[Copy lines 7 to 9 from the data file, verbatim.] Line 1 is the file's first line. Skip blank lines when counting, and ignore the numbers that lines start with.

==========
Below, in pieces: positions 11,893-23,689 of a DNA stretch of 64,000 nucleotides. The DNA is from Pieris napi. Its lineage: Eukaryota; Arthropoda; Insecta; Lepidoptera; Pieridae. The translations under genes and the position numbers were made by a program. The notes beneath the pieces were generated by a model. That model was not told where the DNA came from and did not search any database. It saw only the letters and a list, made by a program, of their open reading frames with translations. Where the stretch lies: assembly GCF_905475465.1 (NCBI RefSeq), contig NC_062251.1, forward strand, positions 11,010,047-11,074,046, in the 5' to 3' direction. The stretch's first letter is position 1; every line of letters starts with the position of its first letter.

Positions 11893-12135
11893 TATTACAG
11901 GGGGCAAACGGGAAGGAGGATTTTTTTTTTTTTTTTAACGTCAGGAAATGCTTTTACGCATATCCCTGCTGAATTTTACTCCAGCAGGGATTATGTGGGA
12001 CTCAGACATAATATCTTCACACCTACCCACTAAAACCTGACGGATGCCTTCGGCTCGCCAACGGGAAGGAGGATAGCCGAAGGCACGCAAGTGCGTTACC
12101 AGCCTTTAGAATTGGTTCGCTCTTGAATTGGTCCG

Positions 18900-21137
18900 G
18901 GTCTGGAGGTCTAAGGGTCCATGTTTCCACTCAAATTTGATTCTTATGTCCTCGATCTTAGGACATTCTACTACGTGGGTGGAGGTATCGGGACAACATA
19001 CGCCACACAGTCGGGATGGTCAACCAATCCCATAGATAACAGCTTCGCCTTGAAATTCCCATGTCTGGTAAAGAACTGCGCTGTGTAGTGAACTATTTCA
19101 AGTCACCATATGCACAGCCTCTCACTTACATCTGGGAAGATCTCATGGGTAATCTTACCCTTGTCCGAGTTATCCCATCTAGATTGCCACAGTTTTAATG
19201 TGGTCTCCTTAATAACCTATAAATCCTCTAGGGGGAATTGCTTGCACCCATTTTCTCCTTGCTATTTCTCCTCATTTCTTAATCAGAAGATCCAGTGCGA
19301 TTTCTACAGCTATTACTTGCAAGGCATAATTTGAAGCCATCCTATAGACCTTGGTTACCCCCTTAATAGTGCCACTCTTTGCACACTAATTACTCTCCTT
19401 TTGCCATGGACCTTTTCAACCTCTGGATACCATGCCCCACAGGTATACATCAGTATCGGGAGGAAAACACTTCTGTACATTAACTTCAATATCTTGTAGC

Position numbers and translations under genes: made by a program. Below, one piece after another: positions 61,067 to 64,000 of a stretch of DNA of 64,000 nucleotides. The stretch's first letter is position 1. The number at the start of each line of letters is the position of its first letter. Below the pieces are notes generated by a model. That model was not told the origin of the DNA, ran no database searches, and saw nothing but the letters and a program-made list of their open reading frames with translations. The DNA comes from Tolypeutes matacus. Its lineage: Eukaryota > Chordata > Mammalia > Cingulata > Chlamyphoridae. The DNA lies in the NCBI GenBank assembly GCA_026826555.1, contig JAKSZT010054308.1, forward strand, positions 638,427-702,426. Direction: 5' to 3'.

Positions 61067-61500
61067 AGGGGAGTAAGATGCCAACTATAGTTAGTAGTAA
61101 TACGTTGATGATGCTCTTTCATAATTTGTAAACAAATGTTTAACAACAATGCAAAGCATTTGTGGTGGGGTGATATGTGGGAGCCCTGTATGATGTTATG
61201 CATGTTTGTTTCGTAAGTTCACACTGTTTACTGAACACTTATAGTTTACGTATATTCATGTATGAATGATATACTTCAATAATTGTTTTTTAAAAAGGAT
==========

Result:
Positions 18900-21137
18900 G
18901 GTCTGGAGGTCTAAGGGTCCATGTTTCCACTCAAATTTGATTCTTATGTCCTCGATCTTAGGACATTCTACTACGTGGGTGGAGGTATCGGGACAACATA